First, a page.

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A Sampler for Collecting Fine Particles into Liquid Suspensions

Category: Technical Note

Volume: 20 | Issue: 3 | Pages: 654-662
DOI: 10.4209/aaqr.2019.12.0616

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To cite this article:
Wang, D., Jiang, J., Deng, J., Li, Y. and Hao, J. (2020). A Sampler for Collecting Fine Particles into Liquid Suspensions. Aerosol Air Qual. Res. 20: 654-662. doi: 10.4209/aaqr.2019.12.0616.

Dongbin Wang 1,2, Jingkun Jiang1,2, Jianguo Deng1, Yuyang Li1, Jiming Hao1,2

  • 1 State Key Joint Laboratory of Environment Simulation and Pollution Control, School of Environment, Tsinghua University, Beijing 100084, China
  • 2 State Environmental Protection Key Laboratory of Sources and Control of Air Pollution Complex, Beijing 100084, China


  • A particle sampler is developed to collect fine particles into liquid suspension.
  • A novel high flow rate collection impactor is utilized.
  • Lab and field tests show a collection efficiency of over 85% for this sampler.


In this study, we developed a particle sampler for aerosol suspensions (PSAS) that collects ambient PM2.5 directly as liquid suspensions. The PSAS, which operates at a sampling rate of 50 L min–1, first pre-selects fine particles with a custom-designed PM2.5 inlet and then enlarges them into 2–5 µm droplets via condensational growth with a saturation-condensation unit. Subsequently, the enlarged droplets are sequentially collected in our novel collection impactor as liquid suspensions. Laboratory evaluations indicate good collection efficiencies for the PSAS with both polydisperse and monodisperse fine particles, with 85% of the particles being effectively preserved in the collected suspensions. Field evaluations suggest good agreement between the PSAS suspensions and parallel filter samples for the analyzed chemical components (water-soluble Fe(II) and Cr(VI)) in the ambient PM2.5. Thus, the PSAS is suitable for long-term particle collection and can be used to facilitate the online chemical and toxicological analysis of ambient PM2.5.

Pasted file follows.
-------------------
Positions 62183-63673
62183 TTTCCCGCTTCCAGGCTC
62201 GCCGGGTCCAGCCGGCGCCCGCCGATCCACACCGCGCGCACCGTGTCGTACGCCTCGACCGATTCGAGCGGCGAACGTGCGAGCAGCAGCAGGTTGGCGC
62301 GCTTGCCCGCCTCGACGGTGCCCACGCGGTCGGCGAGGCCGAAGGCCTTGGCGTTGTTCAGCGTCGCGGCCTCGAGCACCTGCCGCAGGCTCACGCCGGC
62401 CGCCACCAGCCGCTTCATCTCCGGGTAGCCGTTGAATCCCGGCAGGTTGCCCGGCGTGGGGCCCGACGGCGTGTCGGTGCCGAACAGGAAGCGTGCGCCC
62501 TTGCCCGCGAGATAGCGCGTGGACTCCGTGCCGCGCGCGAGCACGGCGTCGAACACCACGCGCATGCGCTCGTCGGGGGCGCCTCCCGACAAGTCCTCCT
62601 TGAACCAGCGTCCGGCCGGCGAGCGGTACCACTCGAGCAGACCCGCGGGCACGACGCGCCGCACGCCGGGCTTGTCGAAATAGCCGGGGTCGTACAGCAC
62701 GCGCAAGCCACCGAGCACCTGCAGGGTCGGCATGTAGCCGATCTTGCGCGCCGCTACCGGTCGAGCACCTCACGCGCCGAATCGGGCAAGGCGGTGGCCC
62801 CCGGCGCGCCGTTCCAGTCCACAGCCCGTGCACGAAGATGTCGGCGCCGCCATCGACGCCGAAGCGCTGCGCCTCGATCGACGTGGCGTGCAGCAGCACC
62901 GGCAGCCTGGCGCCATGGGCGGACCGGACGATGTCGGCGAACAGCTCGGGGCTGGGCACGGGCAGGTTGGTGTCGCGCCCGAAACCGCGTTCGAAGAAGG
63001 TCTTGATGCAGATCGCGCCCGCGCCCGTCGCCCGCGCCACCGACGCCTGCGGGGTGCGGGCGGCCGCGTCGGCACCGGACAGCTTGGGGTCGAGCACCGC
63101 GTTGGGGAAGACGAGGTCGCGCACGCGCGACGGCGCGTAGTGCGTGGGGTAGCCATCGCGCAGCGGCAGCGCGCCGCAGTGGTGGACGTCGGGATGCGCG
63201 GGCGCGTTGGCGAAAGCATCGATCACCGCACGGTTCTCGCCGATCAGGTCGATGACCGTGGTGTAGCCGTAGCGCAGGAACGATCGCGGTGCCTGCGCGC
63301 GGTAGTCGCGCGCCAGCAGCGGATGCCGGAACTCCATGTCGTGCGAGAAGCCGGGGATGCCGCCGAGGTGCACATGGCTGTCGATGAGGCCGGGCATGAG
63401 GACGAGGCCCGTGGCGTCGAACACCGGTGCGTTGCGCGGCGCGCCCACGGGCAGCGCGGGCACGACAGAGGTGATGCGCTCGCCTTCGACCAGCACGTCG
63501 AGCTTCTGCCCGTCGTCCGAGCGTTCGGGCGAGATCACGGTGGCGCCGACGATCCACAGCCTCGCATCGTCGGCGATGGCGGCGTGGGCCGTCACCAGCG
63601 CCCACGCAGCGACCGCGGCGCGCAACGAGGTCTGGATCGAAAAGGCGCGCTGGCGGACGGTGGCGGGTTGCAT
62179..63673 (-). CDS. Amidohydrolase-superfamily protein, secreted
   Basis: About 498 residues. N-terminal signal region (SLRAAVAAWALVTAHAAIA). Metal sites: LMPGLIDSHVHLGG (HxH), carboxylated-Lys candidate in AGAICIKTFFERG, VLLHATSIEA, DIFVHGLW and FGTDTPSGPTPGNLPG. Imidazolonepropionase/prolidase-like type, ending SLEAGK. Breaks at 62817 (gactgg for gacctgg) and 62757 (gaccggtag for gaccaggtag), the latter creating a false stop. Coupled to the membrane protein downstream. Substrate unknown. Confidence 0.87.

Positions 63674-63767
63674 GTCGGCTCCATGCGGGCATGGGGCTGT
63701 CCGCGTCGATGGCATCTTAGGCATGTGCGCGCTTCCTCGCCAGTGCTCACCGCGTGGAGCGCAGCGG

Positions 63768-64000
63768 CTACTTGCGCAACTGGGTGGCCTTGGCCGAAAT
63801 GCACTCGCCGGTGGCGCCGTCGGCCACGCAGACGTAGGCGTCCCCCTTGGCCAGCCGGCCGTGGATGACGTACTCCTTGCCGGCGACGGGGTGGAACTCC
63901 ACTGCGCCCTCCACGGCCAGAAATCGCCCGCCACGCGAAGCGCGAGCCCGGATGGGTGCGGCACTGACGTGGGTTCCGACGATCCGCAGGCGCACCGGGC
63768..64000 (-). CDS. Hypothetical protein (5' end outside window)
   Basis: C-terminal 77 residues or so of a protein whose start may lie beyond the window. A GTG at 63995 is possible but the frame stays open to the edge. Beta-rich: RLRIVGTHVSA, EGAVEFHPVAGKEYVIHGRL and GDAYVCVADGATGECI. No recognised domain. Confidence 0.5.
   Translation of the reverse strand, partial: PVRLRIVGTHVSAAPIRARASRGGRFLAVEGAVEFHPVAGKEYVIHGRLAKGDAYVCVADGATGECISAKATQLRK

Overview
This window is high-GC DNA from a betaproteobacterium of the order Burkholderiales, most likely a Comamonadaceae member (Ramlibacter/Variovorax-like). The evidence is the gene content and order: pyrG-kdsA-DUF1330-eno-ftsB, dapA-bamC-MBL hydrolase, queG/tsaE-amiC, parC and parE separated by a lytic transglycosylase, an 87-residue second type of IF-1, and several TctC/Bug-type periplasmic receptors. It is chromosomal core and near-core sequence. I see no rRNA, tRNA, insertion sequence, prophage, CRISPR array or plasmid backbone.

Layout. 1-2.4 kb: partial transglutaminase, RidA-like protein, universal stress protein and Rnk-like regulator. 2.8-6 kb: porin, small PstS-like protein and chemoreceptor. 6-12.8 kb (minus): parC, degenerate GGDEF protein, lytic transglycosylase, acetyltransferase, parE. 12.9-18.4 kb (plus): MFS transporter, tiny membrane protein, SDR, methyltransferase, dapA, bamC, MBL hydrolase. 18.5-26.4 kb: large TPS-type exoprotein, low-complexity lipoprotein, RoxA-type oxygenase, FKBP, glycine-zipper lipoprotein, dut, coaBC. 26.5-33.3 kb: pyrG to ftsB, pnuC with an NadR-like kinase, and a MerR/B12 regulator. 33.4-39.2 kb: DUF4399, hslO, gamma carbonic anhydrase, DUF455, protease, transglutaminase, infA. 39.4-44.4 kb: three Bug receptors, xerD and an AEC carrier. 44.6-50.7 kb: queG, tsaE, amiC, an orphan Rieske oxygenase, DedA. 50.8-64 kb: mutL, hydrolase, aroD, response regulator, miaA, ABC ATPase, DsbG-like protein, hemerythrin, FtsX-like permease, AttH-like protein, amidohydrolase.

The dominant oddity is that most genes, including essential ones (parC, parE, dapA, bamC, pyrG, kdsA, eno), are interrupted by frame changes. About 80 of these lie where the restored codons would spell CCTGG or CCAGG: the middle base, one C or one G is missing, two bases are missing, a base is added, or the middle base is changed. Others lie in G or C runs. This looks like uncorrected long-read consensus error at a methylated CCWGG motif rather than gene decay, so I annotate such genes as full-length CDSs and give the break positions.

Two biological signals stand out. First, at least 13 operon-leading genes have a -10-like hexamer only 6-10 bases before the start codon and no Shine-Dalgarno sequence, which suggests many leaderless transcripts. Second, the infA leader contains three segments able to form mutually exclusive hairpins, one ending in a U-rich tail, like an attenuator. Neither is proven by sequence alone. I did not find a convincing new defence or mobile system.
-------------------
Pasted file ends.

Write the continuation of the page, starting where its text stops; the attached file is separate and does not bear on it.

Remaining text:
Aerosol sampler PM2.5 Suspension samples Condensational growth Droplet impactor

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